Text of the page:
Pinat Teva (Nature Corner): Hands-On Learning & Great Fun!

Several years ago, Camp Ramah New England developed the Pinat Teva (Nature Corner), a wonderful area of the camp that includes the Pinat Chai (animal corner), a large lush garden, and multiple outdoor cooking areas. It has become a bustling place for hands-on learning, and a center for plain old fun!

The Pinat Teva program encourages chanichim (campers) to seek and understand a Torah connection between the earth and her people, with a focus on our responsibility to and relationship with our natural environment. An important focus is to spur chanichim to think about and appreciate where their food comes from.

In the Pinat Chai, through hands-on experiences, chanichim gain a deeper understanding of what animals need to survive and thrive, and our jobs in this cycle. Chanichim love to visit and feed the animals: sheep, goats, chickens and ducks (including baby chicks and ducklings). They built a new pen for the younger chickens and ducks (and have gone fishing when the work is done!). David Green, who leads this program, emphasizes that in Judaism, we all have a responsibility toward nature. “It is essential to who we are as Jews, and as human beings.” He teaches chanichim about the importance of behaving “mindfully toward animals and plants.”

Gila Ben David Stone and Rabbi Andrew Shapiro Katz lead the garden and outdoor cooking programs, respectively. When Gila arrived from Israel in late June, the garden was overrun with weeds. Soon, she was leading the chanichim on a “termite attack,” her term for working with the chanichim at the beginning of each perek (session) to attack the constantly growing weeds. Now, the chanichim take great pride in their thriving garden – and are learning the Hebrew words for the plants that yield food. Chanichim are learning how to use garden tools and the best ways to encourage the plants to yield food. They are thrilled to be able to taste the herbs that have grown all summer, and the fruits and vegetables that are now ripening: zucchini, other squashes, peppers and green tomatoes (fried, of course!).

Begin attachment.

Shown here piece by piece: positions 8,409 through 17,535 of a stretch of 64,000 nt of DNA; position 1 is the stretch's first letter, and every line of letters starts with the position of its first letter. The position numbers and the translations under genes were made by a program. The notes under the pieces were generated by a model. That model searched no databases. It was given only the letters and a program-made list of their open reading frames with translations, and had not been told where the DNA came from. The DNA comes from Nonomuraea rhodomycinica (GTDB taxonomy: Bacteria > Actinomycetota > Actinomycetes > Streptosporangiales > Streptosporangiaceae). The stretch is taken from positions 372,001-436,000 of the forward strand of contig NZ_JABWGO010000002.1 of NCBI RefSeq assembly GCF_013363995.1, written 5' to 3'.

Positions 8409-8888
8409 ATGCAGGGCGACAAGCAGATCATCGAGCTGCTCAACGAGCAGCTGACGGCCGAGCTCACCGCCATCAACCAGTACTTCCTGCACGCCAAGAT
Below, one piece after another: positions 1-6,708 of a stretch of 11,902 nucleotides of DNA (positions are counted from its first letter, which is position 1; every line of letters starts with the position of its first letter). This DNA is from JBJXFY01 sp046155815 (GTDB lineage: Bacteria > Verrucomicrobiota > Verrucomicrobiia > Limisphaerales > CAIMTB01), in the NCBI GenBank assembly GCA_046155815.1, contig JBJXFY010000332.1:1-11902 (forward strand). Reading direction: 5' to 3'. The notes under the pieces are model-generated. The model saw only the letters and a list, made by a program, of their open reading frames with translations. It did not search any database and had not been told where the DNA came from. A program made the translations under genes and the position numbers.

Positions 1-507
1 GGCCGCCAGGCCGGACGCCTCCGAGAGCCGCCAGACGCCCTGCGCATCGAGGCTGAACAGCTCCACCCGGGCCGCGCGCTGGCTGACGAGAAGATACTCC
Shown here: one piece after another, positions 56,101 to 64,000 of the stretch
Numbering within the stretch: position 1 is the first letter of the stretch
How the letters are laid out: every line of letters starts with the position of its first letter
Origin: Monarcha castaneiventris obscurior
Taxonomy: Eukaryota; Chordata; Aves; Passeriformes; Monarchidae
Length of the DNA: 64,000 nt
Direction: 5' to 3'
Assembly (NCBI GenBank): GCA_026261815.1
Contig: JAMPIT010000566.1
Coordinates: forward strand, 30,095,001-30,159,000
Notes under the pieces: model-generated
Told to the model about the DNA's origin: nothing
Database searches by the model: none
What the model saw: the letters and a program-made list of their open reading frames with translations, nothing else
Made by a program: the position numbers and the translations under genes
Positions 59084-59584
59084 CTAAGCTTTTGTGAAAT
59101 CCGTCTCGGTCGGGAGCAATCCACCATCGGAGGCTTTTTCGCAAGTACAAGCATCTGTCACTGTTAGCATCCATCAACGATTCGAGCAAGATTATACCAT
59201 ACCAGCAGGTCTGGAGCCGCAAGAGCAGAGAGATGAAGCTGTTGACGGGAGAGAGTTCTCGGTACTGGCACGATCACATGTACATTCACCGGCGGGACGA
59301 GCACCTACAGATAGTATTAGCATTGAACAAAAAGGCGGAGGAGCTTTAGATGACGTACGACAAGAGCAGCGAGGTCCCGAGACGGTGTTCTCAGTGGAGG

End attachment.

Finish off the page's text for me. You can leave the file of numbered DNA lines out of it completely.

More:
Andy focuses on a “farm to table” experience. Many of the foods that are cooked – from vegetables and herbs to eggs – are grown right in the Pinat Teva. Chanichim are encouraged to relate to food differently when they have a hand in growing, prepping and cooking and when they get to see how their food gets from the ground (or the chicken!) to their tables.

Gila also seeks to impart other lessons about our natural world. She points out that we are just visitors on the land, and that other creatures – such as the rabbits that nibble in the garden – make this land their home. She also emphasizes that our practices – such as feeding invasive beetles, leftover vegetables and egg shells to our chickens – closes the cycle of nature.

The Pinat Teva is a great place to deepen our connections to our environment, and to learn to be better stewards of nature. And its always fun to feed the animals, pick the vegetables, and make great food outdoors!